Amherst, Leverett strike accord to extend water line to homes hurt by landfill

  • Paul Bockelman.

Staff Writer
Published: 8/4/2020 6:52:16 PM

AMHERST — A mile-long extension of a water line at a cost of up to $2.5 million, which would primarily serve five homes in Leverett whose wells have been contaminated by a plume from a capped landfill, is moving forward.

The Amherst Town Council approved a memorandum of understanding Monday between Town Manager Paul Bockelman and the Leverett Select Board to get the project underway, with all costs to be covered by Leverett through a municipal appropriation, grants or other funding sources.

Leverett voters authorized the borrowing for the project at Annual Town Meeting in 2019 as one of the options for addressing the wells on Cushman Road and Teawaddle Hill Road that have detectable volatile organic compounds and other contaminants, primarily iron and manganese.

Leverett Select Board member Peter d’Errico praised Bockelman and Department of Public Works Superintendent Guilford Mooring for partnering on the project, which would solve a problem that has existed since the landfill was capped in 1996.

Mooring said the work, estimated to cost between $2.3 million and $2.5 million, based on a study done by Tata & Howard engineers of Marlborough, could begin within a year. The bulk of the cost, $1.6 to $1.8 million, is related to construction of the 12-inch water main, with another $495,000 for paving both East Leverett Road in Amherst and Cushman Road in Leverett.

The connection is one of three solutions for the contamination problem, the others being taking the homes by eminent domain or constructing a small municipal water system just for those homes. The landfill closed in 1993, after 43 years of collecting garbage from residents, but remains the site of the town’s transfer station.

Three of the five houses have town-supplied filtration systems for their private well water to remove most contaminants at the kitchen tap. Two houses are supplied bottled water because testing shows levels of manganese above acceptable drinking limits. One house has a well drilled outside the plume in 2010 by the town.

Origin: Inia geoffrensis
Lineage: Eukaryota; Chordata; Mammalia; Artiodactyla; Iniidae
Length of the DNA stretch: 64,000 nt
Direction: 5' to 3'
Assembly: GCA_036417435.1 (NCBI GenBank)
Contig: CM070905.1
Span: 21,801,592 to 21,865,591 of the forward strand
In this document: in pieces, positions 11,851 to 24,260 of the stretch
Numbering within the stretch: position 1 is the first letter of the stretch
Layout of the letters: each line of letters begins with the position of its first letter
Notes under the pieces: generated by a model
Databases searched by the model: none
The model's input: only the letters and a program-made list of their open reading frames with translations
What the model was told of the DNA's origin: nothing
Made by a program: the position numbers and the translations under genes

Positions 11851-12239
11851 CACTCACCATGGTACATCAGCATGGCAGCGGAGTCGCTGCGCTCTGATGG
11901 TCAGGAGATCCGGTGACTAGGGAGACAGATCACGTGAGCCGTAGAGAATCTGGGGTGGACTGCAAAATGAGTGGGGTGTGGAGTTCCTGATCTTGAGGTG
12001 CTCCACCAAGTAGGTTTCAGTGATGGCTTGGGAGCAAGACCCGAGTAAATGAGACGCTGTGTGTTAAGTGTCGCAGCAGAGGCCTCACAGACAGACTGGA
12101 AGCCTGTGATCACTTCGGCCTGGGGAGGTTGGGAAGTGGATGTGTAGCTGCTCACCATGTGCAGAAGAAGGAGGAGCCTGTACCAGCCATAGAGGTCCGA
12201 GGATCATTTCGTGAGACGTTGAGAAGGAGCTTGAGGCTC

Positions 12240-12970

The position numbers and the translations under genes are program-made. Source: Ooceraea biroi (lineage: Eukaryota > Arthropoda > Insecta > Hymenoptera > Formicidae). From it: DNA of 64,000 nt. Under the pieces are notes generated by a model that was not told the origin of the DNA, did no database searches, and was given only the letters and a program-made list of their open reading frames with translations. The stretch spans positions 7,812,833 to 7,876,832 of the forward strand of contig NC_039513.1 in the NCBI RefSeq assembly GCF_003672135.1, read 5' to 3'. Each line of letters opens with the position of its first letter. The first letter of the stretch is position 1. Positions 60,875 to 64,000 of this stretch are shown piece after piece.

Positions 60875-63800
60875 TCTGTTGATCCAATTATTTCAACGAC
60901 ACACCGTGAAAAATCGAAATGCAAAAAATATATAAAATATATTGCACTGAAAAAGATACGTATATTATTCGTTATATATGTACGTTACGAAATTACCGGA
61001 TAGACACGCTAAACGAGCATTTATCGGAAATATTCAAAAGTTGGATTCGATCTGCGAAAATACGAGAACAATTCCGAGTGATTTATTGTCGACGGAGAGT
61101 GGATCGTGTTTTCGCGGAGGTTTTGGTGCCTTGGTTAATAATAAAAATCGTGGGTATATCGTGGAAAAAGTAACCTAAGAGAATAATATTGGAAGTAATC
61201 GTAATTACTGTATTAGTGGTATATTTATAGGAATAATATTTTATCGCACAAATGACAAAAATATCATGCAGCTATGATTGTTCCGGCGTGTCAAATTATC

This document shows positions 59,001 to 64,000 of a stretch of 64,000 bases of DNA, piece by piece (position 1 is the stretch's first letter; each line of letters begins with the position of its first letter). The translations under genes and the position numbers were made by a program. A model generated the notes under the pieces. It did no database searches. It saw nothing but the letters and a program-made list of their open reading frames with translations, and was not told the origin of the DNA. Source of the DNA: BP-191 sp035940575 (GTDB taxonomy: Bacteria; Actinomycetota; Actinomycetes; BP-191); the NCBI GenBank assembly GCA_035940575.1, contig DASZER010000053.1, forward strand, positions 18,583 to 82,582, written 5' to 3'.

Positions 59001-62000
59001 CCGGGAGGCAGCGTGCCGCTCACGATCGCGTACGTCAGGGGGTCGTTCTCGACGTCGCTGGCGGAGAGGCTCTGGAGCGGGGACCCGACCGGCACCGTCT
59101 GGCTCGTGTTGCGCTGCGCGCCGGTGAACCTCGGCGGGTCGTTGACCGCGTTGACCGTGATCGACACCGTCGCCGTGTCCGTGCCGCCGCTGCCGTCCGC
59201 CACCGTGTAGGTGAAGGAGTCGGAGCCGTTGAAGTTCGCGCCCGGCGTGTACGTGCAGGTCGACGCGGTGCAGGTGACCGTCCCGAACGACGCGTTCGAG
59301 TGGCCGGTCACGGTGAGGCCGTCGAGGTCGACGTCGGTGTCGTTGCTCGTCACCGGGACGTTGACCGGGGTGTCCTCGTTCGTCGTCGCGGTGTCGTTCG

Though of limited benefit to Amherst, the water line would mean adding fire hydrants in that section of town and giving several homeowners with wells the option to tie into town water.

Mooring said the Leverett residents will be charged the same rates and connection fees as all users. It is not unusual for Amherst’s system to have customers who live outside town, Mooring added, observing that there are existing connections in both Belchertown and Pelham.

The water line currently stops at 66 East Leverett Road. Mooring said he doesn’t anticipate that this will encourage more residential development, estimating that at most 12 new lots could be developed on the stretch of road. East Leverett Road is challenging to develop, with lots on the west side having steep slopes, and lots on the east side bordered by the Cushman Brook. In addition, several parcels are permanently protected as open space.

Scott Merzbach can be reached at

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